Prior to their Champions League round of 16 second leg tie, no one could fault PSG for feeling confident. After all, Les Parisiens had given their fans plenty to celebrate about on Valentine’s Day. Not only had they beaten Barcelona, but they had crushed the Blaugrana. 4-0 was the final score-line by the time the dust settled, and Unai Emery’s men could even have had a few more.
It was arguably the worst performance by Luis Enrique’s troops this season, and by far Lionel Messi’s in a Barcelona shirt. For all intents and purposes, even the most ardent supporter of the Catalan giants had to admit that PSG already had one foot in the quarter-finals. Despite Barcelona being rated as one of the best teams of all time, no team had ever managed to come back from 4-0 down.
We have seen plenty of miracles in football. There was Liverpool’s amazing comeback after doing down 3-0 to AC Milan to win the Champions League on that famous night in Istanbul. There was Leicester City going from relegation candidates to Premier League champions in the span of one year. There was Greece winning the EUROs in 2004. Porto winning the Champions League that same year. And, to some extent, a highly unfavored Portugal clinching the EURO title last summer. And Barcelona have managed to come back from a deficit before; not too long ago, they overcame a 2-0 defeat to Milan to win the second leg 4-0.
But this was different. For starters, PSG are a far more superior side – on paper at least – to Milan, who have been unfortunately nowhere near the elite clubs in nearly a decade. Secondly, 4-0 is not the same as 2-0, and an away goal would effectively mean that Barcelona would be one of the shock exits in a tournament they are perpetually viewed as favorites to win.
Well, this past Wednesday, fans got to see the most epic comeback. Ever. Nothing has ever compared to the amazing match contested at the Camp Nou on March 8th, and it’s highly unlikely that any of us will see anything like it for years – possibly even decades – to come.
As Barcelona made history, PSG, however, suffered the most horrific collapse any football fan could have envisioned. From 4-0 up to 6-1 down on the night. It still doesn’t feel real, but the next morning, the score-line still read the same; Les Parisiens were out after losing 6-5 on aggregate.
So what went wrong for PSG in a game that all had been already decided?
Thiago Silva’s mental collapse
Thiago Silva surely will not forget this game in quite some time. Unfortunately, as the team’s skipper, some of the blame will be rested at his door. He’s been accused of mental frailties before; in 2014, by getting booked at the World Cup, he was unable to feature for Brazil as they were humiliated 7-1 by Germany en route to die Mannschaft. That was due to picking up another yellow card during a tie with Colombia.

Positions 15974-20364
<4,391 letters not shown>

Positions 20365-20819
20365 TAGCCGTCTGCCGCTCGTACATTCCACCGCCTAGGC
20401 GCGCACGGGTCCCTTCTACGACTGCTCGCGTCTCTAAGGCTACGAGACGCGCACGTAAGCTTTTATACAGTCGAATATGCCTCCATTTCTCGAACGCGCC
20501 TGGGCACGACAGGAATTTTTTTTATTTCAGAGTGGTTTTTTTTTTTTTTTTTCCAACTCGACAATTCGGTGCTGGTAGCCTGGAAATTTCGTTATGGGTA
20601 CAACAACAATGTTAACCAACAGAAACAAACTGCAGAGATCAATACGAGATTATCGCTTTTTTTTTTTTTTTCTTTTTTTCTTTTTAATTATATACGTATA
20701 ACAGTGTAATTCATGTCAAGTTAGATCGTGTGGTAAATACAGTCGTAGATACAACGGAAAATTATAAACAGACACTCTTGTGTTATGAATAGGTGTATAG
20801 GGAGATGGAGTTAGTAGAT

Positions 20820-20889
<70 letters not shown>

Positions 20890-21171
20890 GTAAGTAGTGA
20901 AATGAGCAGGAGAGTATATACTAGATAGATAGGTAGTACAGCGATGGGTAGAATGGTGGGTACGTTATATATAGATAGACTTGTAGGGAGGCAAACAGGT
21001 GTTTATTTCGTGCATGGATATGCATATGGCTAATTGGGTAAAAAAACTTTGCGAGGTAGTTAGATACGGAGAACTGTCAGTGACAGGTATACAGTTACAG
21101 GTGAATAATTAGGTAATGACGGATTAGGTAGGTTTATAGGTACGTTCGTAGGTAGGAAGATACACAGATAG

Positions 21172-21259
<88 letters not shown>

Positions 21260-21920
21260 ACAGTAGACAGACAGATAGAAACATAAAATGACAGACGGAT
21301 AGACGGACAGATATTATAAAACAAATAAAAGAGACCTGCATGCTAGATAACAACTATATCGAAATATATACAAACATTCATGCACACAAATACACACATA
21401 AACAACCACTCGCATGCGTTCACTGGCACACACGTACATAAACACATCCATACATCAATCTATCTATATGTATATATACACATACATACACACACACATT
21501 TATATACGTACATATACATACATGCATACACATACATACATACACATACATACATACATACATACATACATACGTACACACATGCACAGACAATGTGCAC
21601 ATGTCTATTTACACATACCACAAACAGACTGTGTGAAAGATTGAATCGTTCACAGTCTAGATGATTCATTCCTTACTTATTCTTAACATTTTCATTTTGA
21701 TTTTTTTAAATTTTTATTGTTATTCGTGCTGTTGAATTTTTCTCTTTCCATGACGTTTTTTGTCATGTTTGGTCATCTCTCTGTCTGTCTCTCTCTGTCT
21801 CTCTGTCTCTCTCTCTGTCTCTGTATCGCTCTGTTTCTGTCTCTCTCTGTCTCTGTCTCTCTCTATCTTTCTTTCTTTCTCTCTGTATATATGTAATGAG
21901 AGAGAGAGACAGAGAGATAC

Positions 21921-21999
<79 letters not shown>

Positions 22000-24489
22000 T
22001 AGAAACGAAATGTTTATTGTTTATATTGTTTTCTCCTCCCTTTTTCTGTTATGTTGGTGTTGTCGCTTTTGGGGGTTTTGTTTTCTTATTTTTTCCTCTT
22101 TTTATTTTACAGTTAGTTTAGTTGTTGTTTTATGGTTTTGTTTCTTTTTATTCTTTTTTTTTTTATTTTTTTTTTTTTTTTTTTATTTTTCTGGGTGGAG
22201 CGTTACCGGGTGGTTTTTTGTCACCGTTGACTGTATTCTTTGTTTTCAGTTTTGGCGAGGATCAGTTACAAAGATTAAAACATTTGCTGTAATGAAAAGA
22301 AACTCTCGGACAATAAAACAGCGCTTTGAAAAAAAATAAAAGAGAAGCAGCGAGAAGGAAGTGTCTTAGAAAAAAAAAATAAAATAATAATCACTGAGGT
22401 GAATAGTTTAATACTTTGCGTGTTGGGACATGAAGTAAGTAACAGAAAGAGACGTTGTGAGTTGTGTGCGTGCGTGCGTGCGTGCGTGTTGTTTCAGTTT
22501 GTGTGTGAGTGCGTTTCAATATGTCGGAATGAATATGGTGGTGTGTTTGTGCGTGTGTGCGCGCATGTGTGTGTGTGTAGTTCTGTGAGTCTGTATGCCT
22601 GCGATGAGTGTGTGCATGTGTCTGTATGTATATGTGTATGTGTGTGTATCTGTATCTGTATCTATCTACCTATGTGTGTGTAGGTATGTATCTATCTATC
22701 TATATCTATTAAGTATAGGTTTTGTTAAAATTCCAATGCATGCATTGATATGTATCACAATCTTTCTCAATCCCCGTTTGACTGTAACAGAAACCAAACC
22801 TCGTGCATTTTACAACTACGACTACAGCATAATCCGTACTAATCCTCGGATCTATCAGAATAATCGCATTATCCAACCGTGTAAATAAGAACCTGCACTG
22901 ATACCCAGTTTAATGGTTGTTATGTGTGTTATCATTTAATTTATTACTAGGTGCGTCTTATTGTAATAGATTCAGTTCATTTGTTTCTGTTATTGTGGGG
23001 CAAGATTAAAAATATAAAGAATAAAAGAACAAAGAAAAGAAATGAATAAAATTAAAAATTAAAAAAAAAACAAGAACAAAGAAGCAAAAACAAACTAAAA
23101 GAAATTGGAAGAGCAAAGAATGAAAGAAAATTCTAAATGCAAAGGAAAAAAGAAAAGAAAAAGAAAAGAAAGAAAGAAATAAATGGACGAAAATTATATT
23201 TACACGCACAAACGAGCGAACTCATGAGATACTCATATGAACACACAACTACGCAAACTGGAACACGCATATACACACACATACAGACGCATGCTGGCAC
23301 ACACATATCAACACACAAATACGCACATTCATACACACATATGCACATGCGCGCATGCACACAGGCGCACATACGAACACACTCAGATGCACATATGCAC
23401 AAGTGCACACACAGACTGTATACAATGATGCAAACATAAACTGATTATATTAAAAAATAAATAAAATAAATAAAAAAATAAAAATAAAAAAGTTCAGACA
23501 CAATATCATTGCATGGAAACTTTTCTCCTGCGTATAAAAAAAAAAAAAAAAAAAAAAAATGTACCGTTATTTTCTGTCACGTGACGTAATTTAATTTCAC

Against Barcelona – a team that were pursuing him whilst he was with Milan – he appeared unsure of himself. And when the skipper is unsure, especially in the heart of defense, everything else goes awry. There’s no one to guide the ship through uncertain waters. Silva, unfortunately, was unable to rally his side after they were rattled with Barcelona’s early goal, nor was he able to inspire them as they went into the half-time break 2-0, nor was he able to light a fire under their feet as they shipped three, yes, three goals in a few minutes to throw away all the hard work they’ve achieved in Europe this season.
A major case of stage fright
Silva wasn’t the only player who seemed quite afraid to be featuring at Camp Nou. Pretty much the whole team seemed unsure and out of their element. With a 4-0 lead, there really was no reason for Unai Emery to sit deep – or park the bus – and give Barcelona the ball. In fact, that’s the worst thing that the Spanish tactician could have done. Players like Adrien Rabiot and Blaise Matuidi, who were titanic during the team’s 4-0 victory, were quite disappointing as they repeatedly turned the ball over in dangerous situations for the Blaugrana to pounce on.
And pounce on they did.
Yes, it’s common to moan about the referees, especially when one’s team loses. But in all fairness, the referee in this case acted like the 12th man for Barcelona at times. Javier Mascherano’s handball was somehow overlooked, but no infraction that PSG committed escaped his and his assistant’s watchful eye. Two penalties in a game certainly is questionable; we saw Juve receive two against Napoli, and it arguably will continue to raise questions. That’s not to take anything away from Barcelona’s brilliant performance – they thoroughly deserved to win. But there will remain questions as to some of Deniz Aytekin’s decisions on a historic night. After all, referees are football fans just like the rest of us. Managing such a titanic tie is never easy, especially not with close to 90,000 fans judging one’s every move and millions more around the world glued to their TV sets.
Ultimately, despite calls not going their way, PSG have themselves to blame as they had their quarter-finals ticket punched and ready to go after beating their opponents 4-0. So where do they go from here? Well, it’s back to domestic affairs. And even the Ligue 1 title is not a guarantee due to Monaco’s impressive form this term and Nice have shown they intend to have a say until the very end.
Sadly enough, this is the first time they’re failing to reach the quarter-finals in the past few seasons, but football, despite being called the “beautiful game” can be quite cruel. They will just have to pick themselves up and move on.
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